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How to Prompt before Exit in Single Frame Application  RSS feed

 
Sean Carty
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Hey all,

Hoping someone knows the answer to this one. I have a Single Frame Application and I simply want to prompt the user with a dialog confirming they really want to close before they actually close the program, specifically when they click the X in the upper right. I THOUGHT it was like any other java application, with the slight added complexity of having to target the program-created-JFrame with: ".getApplication().getMainFrame()".



With that code, DO_NOTHING_ON_CLOSE is set on the JFrame, yet the program closes anyways. Which I don't understand.

So I did some reading and found this: http://bellquel.bo.cnr.it/appframework/org/jdesktop/application/SingleFrameApplication.html

That lead me to the configureWindow override, where I successfully tried this:



But as far as I can tell that will only let me react to the window closing, not to the command to close it, where I could then kill the command in the dialog if they so "no I'm not ready to quit yet", if that makes sense.

So, does anyone know how to give a prompt before closing?

Edit: I am using netbeans IDE to create this app - not sure if that is relevant, since maybe it is an oddity with the IDE and not Single Frame Applications.

 
Maneesh Godbole
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Welcome to the Ranch.

Inside your window closing prompt the user for confirmation (check out the convenient static method(s) in the JOptionPane class)
If he does not confirm, do nothing.
If he confirms invoke System.exit(0);
 
Sean Carty
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Sure, I can do something like this:



But this doesn't intercept the shutdown if the person clicks "OK" instead of "Close Anyway." How do I actually stop the shutdown, which, as far as I've been able to tell, seems baked in to the SFA?
 
Stephan van Hulst
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You set the default operation to DO_NOTHING_ON_CLOSE, and just exit the application programmatically through the windowClosing event. Here are some ways you can close the frame:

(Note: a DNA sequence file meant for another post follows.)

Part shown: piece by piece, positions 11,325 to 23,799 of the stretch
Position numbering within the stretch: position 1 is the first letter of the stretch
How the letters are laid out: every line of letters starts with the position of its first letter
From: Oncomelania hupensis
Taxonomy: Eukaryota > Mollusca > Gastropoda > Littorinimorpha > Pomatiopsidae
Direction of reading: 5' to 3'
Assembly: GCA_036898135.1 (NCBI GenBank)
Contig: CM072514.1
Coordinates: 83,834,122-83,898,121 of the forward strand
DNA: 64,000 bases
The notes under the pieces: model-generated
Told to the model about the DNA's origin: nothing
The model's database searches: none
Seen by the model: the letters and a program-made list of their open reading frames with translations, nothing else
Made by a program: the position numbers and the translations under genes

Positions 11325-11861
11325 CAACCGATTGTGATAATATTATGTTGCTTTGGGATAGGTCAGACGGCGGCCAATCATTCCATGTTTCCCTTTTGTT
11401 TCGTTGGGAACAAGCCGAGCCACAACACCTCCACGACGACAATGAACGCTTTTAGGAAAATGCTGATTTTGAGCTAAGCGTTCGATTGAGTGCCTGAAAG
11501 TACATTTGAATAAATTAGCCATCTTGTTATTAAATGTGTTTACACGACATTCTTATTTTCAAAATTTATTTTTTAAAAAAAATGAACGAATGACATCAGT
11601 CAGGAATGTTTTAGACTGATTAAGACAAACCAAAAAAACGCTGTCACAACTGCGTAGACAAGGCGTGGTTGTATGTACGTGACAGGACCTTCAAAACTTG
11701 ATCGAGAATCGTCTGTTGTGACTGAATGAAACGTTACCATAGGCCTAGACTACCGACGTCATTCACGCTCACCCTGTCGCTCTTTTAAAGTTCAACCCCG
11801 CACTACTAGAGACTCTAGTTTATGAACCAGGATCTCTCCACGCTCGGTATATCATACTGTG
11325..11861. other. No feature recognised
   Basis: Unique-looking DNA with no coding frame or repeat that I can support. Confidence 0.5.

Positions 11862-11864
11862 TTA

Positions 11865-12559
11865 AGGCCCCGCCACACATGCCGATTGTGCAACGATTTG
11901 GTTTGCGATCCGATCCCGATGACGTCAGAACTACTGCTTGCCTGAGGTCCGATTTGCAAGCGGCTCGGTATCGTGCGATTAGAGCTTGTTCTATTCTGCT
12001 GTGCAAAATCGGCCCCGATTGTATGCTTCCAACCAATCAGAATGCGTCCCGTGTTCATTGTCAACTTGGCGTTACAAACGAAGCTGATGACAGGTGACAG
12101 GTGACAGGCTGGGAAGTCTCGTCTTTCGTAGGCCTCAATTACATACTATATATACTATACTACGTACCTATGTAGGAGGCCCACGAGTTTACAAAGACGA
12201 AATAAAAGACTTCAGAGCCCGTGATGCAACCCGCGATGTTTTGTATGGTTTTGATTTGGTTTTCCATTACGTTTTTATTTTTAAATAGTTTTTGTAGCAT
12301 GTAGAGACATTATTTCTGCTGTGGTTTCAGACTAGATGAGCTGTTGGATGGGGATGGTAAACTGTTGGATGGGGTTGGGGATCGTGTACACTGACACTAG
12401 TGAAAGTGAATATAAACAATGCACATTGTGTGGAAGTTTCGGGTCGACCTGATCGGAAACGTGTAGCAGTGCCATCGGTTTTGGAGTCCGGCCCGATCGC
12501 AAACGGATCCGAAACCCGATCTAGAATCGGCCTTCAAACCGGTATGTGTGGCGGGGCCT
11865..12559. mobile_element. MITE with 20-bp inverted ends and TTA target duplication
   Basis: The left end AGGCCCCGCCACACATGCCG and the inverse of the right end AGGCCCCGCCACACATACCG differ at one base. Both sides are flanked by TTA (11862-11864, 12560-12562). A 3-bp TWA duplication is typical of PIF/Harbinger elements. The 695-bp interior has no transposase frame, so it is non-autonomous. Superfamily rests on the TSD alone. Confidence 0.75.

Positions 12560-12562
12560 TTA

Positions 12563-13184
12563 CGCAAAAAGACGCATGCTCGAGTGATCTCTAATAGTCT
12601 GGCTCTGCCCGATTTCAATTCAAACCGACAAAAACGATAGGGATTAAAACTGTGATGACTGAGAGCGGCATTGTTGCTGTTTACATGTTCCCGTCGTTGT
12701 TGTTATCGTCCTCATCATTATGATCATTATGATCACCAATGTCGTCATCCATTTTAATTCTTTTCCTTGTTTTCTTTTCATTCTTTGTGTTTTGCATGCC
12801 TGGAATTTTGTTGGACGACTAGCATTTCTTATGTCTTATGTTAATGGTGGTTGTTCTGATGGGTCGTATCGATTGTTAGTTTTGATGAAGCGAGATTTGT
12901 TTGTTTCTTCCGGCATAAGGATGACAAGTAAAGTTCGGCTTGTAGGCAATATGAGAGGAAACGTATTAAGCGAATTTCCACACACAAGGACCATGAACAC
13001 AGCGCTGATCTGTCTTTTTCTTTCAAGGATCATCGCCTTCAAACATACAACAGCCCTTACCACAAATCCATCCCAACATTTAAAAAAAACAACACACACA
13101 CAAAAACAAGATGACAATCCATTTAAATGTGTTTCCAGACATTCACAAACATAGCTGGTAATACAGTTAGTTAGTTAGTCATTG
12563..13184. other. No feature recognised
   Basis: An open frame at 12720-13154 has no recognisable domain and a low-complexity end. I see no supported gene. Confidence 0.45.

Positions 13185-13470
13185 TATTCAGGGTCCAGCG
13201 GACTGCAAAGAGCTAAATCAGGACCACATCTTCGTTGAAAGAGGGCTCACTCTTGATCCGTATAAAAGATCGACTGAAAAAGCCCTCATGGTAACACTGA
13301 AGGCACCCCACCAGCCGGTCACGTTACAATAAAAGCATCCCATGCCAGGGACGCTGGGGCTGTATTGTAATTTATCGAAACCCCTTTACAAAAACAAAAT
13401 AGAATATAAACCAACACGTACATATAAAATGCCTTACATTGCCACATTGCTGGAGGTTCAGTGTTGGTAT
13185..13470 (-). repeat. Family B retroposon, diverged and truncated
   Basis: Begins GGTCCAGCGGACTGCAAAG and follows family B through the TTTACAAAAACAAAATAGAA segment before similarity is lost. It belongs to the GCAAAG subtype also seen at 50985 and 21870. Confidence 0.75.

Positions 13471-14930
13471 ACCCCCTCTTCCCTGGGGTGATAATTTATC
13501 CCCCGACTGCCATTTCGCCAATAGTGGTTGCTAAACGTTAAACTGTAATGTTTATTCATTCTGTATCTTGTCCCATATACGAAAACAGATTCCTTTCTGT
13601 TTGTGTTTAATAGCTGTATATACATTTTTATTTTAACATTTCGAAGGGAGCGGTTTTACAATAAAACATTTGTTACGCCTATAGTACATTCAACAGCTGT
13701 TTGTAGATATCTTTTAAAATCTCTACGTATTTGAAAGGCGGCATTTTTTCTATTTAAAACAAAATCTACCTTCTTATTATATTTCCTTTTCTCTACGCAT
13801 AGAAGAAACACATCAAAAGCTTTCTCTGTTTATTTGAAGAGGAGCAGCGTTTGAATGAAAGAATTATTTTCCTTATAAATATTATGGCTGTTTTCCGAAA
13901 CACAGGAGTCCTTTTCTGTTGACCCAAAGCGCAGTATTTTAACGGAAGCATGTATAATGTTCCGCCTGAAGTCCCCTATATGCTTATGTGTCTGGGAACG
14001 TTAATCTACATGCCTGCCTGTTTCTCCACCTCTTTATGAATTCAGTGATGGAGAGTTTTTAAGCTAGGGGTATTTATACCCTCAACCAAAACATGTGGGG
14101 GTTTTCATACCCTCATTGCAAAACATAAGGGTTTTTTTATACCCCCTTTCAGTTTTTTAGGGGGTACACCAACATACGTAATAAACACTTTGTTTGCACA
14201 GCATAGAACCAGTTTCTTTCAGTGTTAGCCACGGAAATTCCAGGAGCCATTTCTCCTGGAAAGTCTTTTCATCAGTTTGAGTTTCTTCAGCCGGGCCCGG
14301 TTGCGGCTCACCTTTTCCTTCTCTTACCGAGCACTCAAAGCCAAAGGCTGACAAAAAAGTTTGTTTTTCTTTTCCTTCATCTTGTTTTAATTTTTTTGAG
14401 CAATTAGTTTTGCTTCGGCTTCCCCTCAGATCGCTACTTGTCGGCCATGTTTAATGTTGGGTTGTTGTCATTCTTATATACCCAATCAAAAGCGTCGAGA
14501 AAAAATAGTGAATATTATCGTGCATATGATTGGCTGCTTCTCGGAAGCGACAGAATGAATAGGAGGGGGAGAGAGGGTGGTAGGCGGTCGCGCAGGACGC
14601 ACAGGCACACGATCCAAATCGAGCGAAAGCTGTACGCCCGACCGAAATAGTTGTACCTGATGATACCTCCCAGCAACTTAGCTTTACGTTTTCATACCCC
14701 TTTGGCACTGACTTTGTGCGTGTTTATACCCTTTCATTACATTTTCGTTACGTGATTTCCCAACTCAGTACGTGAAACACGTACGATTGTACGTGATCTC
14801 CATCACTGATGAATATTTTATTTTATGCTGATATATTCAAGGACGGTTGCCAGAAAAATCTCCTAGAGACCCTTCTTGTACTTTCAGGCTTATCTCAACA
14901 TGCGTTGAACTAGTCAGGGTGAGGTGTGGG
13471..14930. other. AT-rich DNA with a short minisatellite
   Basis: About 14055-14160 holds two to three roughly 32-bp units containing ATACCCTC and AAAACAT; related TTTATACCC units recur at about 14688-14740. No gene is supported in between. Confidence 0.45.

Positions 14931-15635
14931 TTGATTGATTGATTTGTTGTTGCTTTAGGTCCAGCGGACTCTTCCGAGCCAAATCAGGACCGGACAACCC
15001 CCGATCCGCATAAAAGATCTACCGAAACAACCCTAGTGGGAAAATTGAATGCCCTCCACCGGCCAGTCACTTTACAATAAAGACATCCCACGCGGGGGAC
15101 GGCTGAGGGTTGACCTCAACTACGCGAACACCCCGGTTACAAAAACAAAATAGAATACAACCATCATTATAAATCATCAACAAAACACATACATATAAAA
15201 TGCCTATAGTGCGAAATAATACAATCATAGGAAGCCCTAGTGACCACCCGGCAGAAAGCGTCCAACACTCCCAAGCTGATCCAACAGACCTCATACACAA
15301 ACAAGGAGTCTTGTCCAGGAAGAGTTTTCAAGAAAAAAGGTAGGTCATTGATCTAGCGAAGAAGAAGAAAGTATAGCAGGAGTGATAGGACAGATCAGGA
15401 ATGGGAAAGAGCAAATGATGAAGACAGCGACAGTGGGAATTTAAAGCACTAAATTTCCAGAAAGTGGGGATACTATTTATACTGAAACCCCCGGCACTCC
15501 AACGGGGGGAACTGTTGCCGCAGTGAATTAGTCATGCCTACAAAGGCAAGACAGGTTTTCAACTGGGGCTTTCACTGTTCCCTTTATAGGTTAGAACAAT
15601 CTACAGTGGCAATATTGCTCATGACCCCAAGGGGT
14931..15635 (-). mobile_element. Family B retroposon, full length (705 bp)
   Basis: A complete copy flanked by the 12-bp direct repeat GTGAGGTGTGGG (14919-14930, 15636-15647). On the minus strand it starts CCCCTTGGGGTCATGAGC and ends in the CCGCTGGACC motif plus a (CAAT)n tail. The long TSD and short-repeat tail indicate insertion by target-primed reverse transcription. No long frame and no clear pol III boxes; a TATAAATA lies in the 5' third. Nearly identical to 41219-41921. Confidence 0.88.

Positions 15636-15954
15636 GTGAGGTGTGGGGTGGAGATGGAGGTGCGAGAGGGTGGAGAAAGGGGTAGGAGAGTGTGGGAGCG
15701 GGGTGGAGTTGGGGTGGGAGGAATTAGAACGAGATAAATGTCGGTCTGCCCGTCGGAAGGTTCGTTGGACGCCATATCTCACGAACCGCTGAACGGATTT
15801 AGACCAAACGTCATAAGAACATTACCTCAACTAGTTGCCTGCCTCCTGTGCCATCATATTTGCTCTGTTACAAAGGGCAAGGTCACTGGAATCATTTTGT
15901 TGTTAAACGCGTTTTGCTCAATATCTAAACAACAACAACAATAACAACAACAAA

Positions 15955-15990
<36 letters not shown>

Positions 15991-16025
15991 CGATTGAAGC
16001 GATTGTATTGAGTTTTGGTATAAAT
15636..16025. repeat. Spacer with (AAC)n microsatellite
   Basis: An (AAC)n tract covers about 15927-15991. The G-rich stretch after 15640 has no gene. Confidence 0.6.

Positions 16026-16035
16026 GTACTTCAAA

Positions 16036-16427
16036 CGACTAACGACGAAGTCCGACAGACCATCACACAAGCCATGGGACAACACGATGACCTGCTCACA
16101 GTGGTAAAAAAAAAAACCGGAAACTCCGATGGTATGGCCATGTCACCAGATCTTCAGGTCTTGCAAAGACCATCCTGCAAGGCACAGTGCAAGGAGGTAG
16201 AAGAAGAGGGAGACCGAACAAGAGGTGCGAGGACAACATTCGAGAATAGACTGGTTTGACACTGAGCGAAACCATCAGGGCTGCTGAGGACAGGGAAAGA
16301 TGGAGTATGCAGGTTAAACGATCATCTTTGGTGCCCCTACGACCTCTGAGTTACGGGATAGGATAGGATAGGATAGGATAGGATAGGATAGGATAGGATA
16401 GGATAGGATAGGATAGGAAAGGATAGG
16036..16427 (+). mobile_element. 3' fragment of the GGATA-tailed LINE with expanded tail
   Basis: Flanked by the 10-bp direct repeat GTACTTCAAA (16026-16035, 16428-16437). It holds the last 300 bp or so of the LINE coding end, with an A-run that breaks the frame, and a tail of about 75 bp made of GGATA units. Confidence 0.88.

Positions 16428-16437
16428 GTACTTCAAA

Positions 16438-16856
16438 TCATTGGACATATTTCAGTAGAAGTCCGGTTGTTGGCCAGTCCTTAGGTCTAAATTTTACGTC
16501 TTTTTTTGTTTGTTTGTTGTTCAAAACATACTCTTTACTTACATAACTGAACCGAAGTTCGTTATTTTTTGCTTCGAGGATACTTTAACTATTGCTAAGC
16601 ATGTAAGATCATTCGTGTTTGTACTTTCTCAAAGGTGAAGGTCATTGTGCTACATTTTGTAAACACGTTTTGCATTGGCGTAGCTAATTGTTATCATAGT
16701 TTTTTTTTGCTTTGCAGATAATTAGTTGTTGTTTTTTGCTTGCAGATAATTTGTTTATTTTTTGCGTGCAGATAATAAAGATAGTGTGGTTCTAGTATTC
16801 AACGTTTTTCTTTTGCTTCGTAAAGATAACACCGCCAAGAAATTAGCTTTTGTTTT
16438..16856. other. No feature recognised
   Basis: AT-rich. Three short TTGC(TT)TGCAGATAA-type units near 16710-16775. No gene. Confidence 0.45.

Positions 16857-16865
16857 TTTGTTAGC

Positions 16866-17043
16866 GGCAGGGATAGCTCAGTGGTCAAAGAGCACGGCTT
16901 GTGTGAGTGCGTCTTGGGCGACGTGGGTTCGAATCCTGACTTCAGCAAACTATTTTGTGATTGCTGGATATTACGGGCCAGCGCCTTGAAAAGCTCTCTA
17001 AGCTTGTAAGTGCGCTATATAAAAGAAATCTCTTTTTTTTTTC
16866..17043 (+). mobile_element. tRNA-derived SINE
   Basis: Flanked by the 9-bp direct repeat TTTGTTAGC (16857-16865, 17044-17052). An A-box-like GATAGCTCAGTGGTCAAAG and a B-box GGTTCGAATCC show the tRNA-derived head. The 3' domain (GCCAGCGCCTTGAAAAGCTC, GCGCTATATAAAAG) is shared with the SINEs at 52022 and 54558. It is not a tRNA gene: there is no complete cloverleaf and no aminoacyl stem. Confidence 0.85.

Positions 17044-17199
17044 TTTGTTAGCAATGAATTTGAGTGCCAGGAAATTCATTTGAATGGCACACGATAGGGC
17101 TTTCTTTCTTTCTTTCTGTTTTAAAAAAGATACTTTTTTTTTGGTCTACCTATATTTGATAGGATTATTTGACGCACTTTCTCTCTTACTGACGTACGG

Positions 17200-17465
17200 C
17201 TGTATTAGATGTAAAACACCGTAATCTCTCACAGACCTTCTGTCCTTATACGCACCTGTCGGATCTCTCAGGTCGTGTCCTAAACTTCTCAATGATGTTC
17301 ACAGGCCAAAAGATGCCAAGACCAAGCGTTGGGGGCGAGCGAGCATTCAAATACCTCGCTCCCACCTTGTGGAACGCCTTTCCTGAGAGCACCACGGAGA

Sean Carty
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I appreciate the indepth example. The problem is that DO_NOTHING_ON_CLOSE doesn't seem to be working, and I suspect it has something to do with this being a java Single Frame Application. This line is already in my code:



By printing MyApp.getApplication().getMainFrame() to the log, I can SEE that DO_NOTHING_ON_CLOSE is successfully being set on that frame. And yet the X is still closing the frame. I seem to be targetting the wrong JFrame, but according to the SFA API,

"[Class SingleFrameApplication] takes care of component property injection, exit processing, and saving/restoring session state in a way that's appropriate for simple single-frame applications. The application's JFrame is created automatically, with a WindowListener that calls exit() when the window is closed."
"Note that the JFrame that's implicitly created by the show method is named "mainFrame"."

So I guess I should modify my question: Why is DO_NOTHING_ON_CLOSE failing for me?

 
Paul Clapham
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I'm starting to realize that "Single Frame Application" isn't just an odd choice of capitalization, it actually refers to something specific. Originally I didn't pay any attention to it because I've never ever written an application with more than one frame, but apparently I should have. So, is that a product or a framework or something?
 
Stephan van Hulst
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It appears that the frame already has a WindowListener on it that's shutting down the application. This completely bypasses DO_NOTHING_ON_CLOSE. What you can try is to remove all WindowListeners on your frame, before adding your own.
 
Sean Carty
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Yes, check the link in my first post for more information about Single Frame Applications.

The app extends SingleFrameApplication:



The problem is, it seems that the window close event is created by the SFA, and I can't for the life of me figure out where it is to remove it.
 
Stephan van Hulst
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Stephan van Hulst wrote:What you can try is to remove all WindowListeners on your frame, before adding your own.


The operative words here are "remove", "WindowListeners" and "frame".
 
Sean Carty
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The operative words here are "remove", "WindowListeners" and "frame".